basis. However, care is needed at this stage not to jeopardize the success of these investigations through the
premature release of information on their findings.

Primary responsibility for controlling the health marking, certification and movement of such beef rests with the
Member States concerned. Although frauds are extremely difficult to prevent completely, it has become clear
from the Commission's investigations that there is a need to improve health controls at a national level so as to
increase the level of detection and prevention of such illegal activity. In response to the shortfalls already
identified by the Commission's inquiries, a formal letter requesting information has already been sent to the
United Kingdom.

Investigations into the possible existence of other fraudulent meat movements are continuing, with a view to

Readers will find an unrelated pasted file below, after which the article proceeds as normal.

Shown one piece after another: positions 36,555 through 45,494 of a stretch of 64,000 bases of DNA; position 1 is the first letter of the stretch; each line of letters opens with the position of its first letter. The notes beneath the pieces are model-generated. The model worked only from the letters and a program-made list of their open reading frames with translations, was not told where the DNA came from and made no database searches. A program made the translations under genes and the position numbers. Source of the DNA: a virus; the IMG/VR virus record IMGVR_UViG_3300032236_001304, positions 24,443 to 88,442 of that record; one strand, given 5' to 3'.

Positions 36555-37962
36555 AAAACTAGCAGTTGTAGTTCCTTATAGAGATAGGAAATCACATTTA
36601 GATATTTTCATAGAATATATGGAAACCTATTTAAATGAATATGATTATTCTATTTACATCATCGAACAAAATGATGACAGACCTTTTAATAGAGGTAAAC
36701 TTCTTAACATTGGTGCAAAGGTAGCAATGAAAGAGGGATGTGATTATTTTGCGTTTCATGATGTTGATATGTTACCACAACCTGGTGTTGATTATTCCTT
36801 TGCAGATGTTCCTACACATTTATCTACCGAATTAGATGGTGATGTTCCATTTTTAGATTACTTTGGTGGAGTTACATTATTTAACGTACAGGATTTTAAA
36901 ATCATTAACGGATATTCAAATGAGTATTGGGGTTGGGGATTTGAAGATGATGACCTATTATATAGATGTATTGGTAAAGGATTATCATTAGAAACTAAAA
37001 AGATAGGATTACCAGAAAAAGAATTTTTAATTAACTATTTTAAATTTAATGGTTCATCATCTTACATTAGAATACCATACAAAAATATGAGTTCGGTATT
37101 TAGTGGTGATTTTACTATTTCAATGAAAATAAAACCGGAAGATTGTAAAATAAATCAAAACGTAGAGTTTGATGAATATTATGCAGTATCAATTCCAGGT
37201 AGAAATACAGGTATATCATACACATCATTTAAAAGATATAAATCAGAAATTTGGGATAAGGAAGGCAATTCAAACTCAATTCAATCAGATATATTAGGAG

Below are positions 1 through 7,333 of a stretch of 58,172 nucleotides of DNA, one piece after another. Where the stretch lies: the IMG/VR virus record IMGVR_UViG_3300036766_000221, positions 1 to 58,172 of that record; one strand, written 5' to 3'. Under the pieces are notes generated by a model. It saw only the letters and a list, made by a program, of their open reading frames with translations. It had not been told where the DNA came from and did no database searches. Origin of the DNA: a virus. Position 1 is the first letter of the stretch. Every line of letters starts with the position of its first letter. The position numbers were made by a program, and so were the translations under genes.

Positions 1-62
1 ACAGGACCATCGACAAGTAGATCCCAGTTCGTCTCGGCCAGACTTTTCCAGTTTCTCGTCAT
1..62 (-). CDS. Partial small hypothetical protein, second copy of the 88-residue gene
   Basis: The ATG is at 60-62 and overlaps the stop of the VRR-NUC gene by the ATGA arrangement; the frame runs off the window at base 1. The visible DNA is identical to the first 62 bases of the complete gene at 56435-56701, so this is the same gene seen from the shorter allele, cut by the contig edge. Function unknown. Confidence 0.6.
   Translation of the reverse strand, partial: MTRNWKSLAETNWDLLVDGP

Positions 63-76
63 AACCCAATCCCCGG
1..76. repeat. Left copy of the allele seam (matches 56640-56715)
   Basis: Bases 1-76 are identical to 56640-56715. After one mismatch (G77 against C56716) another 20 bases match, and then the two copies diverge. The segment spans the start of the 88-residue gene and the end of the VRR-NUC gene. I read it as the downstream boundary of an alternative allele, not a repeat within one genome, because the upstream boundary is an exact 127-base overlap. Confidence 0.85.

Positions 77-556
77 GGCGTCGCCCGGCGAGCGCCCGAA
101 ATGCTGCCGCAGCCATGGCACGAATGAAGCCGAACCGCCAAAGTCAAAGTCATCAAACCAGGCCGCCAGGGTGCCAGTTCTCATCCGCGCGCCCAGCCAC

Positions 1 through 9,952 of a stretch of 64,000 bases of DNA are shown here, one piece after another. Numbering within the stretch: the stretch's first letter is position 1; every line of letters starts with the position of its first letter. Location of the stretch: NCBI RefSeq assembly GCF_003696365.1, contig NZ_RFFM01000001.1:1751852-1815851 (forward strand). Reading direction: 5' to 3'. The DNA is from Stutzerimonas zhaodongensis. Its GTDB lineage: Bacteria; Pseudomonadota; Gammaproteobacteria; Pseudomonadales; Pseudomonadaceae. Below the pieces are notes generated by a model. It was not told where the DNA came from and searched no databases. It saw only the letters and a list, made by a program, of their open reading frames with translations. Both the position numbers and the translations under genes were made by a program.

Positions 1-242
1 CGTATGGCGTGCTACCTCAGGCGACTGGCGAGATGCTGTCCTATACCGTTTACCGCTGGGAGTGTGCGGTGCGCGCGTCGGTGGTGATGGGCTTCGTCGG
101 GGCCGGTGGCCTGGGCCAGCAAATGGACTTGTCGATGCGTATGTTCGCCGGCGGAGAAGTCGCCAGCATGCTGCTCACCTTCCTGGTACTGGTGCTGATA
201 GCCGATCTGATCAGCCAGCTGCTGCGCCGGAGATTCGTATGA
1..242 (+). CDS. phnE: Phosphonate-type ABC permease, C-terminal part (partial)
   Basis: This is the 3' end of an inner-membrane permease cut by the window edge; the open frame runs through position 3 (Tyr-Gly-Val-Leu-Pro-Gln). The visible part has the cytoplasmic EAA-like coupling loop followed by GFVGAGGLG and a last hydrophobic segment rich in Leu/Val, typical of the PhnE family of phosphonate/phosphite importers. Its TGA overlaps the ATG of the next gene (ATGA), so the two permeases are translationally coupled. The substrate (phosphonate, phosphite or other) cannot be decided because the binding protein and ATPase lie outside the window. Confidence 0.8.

ensuring that a full picture is obtained and that all possible avenues are explored.
C 82/112 EN Official Journal of the European Communities 17. 3. 98

Following the results of the bovine spongiform encephalopathy (BSE) parliamentary inquiry, the Commission
transferred responsibility for veterinary control from the Directorate general for agriculture (DG VI) to the
Directorate general for consumer policy and consumer health protection (DG XXIV).

The Commission is fully aware of the importance of prompt and vigorous action in response to this situation to